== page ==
If you’ve arrived here, my guess is that you’re interesting in monkey puzzle trees. Welcome to Monkey Map. This project is the personal project of me, Sarah Horton.
As of May 2016, my work here at Monkey Map is done.
I live in Liverpool. For nearly the last three years I have made it my mission is to catalogue and map all known monkey puzzle trees. The Monkey Map has been created by me, and I have been helped by my task by keen monkey puzzle hunters who also do this in their free time. It is a work of personal passion and has brought me great joy.
However, after personally cataloguing nearly 4,000 monkey puzzle trees single handedly, I have now come to the conclusion that the work involved is simply too much for me to keep up, and my work on the Monkey Map is done.
If you are interested – this is the structure of the Monkey Map, it is in four parts:
1. This website with blog posts
2. The spreadsheet
1. First there is this website which is how the project began in October 2013. It began gradually, initially with trees I’d located, but I was soon being sent emails and details of other trees. I continue to write blog posts on this site, and write regular updates of progress and feature collections of monkey puzzle trees and the places they are found.
In April 2014 I made the decision to start cataloguing trees using the letter of their postcode location, and a sequential number. I then set up the spreadsheet, to keep track of them.
2. The spreadsheet – the second part of the Monkey Map project – is kept by me and is updated and only used by myself. It enables me to keep track of each postcode area and a total of monkeys. I also keep a note of who sent me the tree, and I also use this as reference to check if I have put the tree onto the Google map. Here’s a snapshot of Liverpool postcode area:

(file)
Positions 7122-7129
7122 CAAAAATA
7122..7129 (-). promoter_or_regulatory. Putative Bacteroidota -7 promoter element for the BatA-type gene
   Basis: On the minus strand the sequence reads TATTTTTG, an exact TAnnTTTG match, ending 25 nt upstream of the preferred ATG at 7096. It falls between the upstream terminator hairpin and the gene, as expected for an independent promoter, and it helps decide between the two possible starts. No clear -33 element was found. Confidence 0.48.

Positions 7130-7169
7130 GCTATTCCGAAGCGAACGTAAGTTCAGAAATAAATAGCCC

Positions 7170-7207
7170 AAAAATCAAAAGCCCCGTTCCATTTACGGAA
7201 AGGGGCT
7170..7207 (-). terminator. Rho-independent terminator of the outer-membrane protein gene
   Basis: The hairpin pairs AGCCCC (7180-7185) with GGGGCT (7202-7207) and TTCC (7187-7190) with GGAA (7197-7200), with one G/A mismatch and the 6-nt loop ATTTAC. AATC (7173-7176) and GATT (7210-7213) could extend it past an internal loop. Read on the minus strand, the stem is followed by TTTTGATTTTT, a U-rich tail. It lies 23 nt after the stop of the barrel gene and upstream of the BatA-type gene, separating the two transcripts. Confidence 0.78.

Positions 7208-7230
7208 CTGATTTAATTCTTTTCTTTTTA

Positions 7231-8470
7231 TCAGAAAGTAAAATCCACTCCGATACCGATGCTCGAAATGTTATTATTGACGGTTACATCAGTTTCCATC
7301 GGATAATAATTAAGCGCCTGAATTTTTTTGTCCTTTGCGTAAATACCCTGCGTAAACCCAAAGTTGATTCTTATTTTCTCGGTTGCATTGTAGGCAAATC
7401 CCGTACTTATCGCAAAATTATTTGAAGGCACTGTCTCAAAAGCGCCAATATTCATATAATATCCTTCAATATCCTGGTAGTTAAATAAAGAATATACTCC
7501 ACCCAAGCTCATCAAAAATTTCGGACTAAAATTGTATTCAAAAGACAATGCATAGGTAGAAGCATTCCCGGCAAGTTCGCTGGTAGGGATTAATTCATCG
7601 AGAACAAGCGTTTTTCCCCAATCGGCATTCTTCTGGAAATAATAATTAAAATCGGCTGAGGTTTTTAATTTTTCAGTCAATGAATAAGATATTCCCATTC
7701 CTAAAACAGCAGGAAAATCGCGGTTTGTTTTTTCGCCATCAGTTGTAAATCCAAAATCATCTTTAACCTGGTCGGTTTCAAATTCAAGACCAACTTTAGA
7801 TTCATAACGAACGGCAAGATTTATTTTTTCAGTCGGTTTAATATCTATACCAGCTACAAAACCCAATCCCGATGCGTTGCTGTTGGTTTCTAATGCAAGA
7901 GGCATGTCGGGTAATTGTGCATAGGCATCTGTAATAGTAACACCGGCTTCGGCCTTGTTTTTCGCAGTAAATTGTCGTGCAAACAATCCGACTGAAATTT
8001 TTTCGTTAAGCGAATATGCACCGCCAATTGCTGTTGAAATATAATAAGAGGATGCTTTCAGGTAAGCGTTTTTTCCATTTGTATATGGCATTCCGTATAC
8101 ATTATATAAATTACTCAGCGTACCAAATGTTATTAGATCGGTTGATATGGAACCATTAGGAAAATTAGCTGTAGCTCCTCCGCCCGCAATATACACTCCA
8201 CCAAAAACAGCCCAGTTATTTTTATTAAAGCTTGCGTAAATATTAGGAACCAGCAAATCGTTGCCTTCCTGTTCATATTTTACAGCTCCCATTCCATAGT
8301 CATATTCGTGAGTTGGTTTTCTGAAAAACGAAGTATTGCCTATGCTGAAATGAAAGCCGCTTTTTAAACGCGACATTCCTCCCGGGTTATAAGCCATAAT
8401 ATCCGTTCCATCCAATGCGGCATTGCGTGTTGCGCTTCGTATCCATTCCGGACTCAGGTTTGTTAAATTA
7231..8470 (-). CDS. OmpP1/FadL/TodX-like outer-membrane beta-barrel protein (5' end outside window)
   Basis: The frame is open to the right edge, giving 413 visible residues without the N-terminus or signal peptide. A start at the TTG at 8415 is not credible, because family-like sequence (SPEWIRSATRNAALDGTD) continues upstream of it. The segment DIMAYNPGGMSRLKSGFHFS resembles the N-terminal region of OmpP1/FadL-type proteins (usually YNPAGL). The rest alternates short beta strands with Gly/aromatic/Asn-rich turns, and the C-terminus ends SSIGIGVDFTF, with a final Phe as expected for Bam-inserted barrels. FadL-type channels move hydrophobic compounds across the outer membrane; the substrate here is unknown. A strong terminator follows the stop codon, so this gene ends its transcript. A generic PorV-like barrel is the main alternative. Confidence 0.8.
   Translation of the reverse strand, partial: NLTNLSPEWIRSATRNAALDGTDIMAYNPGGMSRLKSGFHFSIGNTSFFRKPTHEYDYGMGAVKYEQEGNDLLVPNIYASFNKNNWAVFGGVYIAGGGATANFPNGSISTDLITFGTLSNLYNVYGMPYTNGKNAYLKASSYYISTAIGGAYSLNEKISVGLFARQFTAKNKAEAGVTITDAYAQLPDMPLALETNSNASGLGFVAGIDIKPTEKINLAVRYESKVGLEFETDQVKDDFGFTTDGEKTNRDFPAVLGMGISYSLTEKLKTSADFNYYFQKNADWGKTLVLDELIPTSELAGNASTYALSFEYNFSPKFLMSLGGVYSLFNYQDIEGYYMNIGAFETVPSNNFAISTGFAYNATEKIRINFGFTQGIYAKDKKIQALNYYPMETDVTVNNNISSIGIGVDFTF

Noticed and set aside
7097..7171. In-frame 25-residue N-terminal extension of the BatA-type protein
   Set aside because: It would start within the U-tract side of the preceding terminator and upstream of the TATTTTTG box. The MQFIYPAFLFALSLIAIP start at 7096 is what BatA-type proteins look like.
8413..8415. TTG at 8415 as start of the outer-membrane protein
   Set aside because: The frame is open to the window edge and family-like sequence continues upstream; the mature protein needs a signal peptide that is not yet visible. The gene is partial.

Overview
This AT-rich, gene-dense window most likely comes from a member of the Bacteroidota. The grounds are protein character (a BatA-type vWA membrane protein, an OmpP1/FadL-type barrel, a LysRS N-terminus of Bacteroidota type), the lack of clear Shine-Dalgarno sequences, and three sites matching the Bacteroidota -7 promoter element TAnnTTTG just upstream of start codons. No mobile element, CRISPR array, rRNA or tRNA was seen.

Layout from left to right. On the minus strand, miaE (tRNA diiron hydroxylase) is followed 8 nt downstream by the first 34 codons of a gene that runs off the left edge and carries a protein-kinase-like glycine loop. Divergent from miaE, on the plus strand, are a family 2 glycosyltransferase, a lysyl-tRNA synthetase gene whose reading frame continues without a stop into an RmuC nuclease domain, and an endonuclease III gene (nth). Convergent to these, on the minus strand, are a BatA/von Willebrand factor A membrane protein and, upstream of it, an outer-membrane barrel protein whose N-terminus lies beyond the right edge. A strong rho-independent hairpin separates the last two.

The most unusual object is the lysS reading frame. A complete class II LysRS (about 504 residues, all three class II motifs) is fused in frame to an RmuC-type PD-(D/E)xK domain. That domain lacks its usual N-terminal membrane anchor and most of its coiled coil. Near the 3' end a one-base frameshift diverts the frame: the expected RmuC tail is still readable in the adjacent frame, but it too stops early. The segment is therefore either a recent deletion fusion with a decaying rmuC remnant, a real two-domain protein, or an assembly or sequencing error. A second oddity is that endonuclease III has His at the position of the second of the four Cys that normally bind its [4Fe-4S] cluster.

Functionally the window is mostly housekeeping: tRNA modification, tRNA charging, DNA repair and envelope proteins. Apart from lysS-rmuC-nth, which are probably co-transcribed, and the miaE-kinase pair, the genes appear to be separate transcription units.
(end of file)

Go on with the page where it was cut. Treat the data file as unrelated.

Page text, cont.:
3. The third part of the Monkey Map is the catalogue which is a Blogspot template site, where each tree has an entry, with a photograph which gives the reference number and location, and the person who spotted the tree:
These individual ‘cards’ can be viewed singly, as above. Or they can be viewed as a full collection.
They can also be sorted by their labels which are the postcode and the ‘Agent’. Agent status is given to monkey puzzle hunters who have shown particular dedication to the task of locating and photographing monkey puzzle trees. The Monkey Map has been supported by about 30 Agents, but also other people who contact me with details of trees they have found. Thank you everyone.
The catalogue is HERE. (Please note only about the first 2,500 trees appear on the catalogue, as the work of including them all was too much).
I initially set up this catalogue website simply as a way of keeping all the photographs of the trees filed in one place. I would then produce individual maps which I created in Photoshop and then Pages to show the locations of the maps, which was very time consuming. It was Agent Simon who then helped me create a Google map.
4. The Google map is the fourth element of the Monkey Map, and it’s here that each tree can be located with a red dot. Each dot can then contain images of the tree, and the url for the photograph’s location comes from the catalogue website:
The Google map covers the whole world, although most of the trees in the catalogue are currently in the UK. The Google map is HERE.
Thanks for your interest in my project.